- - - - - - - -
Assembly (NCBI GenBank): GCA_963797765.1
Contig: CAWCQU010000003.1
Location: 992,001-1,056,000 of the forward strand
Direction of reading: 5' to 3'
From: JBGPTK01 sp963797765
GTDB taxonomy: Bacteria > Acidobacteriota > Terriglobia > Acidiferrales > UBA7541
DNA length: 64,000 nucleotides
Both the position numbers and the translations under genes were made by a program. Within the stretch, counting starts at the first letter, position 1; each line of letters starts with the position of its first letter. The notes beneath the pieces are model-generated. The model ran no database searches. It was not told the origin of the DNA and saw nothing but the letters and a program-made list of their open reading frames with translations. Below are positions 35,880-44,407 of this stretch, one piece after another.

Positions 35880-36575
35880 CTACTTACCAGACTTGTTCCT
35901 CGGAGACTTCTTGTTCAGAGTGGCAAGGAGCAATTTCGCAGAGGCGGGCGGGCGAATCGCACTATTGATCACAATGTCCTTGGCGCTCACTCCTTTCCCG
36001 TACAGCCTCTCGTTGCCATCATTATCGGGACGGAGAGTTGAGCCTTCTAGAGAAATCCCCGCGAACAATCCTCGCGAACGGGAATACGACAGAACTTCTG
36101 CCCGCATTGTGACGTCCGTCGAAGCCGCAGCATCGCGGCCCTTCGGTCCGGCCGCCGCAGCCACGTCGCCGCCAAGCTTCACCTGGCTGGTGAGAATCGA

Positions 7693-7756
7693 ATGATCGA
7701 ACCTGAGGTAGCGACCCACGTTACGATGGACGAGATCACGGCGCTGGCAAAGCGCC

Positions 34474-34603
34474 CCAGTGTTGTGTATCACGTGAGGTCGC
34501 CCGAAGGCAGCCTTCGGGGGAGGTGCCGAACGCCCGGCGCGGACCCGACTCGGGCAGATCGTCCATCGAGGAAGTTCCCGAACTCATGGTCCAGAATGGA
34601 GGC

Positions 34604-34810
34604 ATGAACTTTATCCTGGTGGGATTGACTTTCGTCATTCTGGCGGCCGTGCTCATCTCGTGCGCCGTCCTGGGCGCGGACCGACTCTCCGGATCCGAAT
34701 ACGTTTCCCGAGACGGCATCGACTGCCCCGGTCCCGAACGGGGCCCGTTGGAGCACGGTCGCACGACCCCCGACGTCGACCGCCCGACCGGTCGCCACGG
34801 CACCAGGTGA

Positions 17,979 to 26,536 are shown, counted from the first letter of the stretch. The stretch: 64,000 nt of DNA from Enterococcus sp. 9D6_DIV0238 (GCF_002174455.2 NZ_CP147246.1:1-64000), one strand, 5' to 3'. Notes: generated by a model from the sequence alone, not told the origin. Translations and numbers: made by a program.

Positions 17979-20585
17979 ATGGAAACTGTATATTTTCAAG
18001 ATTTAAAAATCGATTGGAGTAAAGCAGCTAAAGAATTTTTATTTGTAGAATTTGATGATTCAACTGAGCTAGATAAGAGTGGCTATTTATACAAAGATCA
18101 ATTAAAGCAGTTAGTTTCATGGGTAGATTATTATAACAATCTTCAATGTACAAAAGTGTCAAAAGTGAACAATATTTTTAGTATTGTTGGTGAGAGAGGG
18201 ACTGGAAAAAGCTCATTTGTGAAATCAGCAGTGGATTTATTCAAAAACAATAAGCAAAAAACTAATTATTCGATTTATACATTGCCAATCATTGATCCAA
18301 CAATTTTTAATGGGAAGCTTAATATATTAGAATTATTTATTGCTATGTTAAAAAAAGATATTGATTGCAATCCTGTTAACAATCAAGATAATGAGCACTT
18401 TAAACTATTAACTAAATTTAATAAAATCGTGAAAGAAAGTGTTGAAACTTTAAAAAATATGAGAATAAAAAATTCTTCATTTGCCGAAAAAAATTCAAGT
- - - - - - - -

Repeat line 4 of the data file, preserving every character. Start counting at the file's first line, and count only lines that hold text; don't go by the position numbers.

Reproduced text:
Direction of reading: 5' to 3'